Thursday, February 13, 2014
It's an oldie but a goodie, brought back from 2010 in Wednesday's article from the Capitol Times, Controversy swirls around Huppenthal’s pitch for private schools. When he was a state senator, John Huppenthal introduced legislation that would have put the subject of vouchers to a public vote. First, it would repeal language in the state constitution prohibiting the use of public money for religious instruction, then it would create a voucher program for students at schools designated as failing. If anyone had a question about where our Ed Supe stands on vouchers, this should put it to rest.
In his justification for the 2010 legislation, Hupp used a line of reasoning which is, to be polite, unbecoming a future superintendent of public instruction.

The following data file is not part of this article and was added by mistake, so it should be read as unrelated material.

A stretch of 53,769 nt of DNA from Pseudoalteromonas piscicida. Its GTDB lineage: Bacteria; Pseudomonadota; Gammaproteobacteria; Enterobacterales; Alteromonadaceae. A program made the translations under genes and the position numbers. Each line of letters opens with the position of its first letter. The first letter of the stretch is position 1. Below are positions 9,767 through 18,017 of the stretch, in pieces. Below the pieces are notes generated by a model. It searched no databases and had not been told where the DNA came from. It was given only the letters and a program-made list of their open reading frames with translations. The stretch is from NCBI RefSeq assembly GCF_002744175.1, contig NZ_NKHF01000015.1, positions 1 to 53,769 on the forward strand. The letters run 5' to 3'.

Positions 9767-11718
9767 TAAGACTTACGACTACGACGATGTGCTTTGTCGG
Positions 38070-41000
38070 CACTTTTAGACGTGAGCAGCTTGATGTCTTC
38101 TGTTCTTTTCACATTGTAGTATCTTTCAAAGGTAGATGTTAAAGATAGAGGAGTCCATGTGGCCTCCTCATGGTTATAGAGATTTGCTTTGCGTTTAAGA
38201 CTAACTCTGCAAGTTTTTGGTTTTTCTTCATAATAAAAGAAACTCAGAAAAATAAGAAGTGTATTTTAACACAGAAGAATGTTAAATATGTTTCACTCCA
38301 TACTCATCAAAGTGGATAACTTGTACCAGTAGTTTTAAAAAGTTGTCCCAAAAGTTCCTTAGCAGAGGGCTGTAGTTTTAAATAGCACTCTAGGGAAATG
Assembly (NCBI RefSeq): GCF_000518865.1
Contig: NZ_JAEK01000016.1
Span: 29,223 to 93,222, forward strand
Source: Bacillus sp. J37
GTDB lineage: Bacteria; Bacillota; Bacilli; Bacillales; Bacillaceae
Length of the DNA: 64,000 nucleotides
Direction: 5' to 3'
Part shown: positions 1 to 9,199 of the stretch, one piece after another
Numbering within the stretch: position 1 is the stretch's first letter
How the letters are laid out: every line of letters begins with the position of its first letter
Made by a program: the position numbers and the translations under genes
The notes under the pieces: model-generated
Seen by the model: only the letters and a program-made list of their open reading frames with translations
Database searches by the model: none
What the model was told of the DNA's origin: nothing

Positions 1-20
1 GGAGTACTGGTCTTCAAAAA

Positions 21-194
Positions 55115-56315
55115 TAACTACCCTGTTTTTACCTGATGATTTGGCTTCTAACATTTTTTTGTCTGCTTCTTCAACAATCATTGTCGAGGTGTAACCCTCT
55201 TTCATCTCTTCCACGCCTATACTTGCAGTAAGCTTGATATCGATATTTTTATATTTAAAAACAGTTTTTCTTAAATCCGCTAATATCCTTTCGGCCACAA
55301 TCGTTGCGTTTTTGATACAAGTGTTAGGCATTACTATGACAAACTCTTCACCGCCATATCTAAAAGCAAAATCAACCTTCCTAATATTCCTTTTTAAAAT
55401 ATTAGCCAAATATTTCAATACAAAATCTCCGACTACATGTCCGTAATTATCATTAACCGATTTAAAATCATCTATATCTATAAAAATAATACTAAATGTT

“Obviously you’re not getting an education at a failing school so it’s probably incorrect to even call it a public school. A failing school is not really a school.”
Not really a school.
All those teachers working their tails off in difficult circumstances aren't really teachers, I guess. Same with the administrators. In Huppenthal's vision, it's a building filled with losers who are beyond help. Absolutely no education going on there.
You gotta give Hupp a "C" for consistency. He's been for vouchers and he's been disparaging the work of teachers for years. The same is true of his amazingly broad definition of "public schools."
In his recent interview with Brahm Resnick about his pro-voucher robocall, Huppenthal said he embraces private schools as part of his superintendent's job, cleverly, but incorrectly, confusing two different definitions of the word "public."
I don't define some students as not being members of the public. I'm the Superintendent of Public Instruction, not the Superintendent of Public Schools.
[Huppenthal] said the public education system consists not only of traditional district schools and charter schools but also private schools and even parents who teach their youngsters at home.
Hupp wants to give all of them taxpayer money, even when parents opt to keep their children at home instead of sending them to school.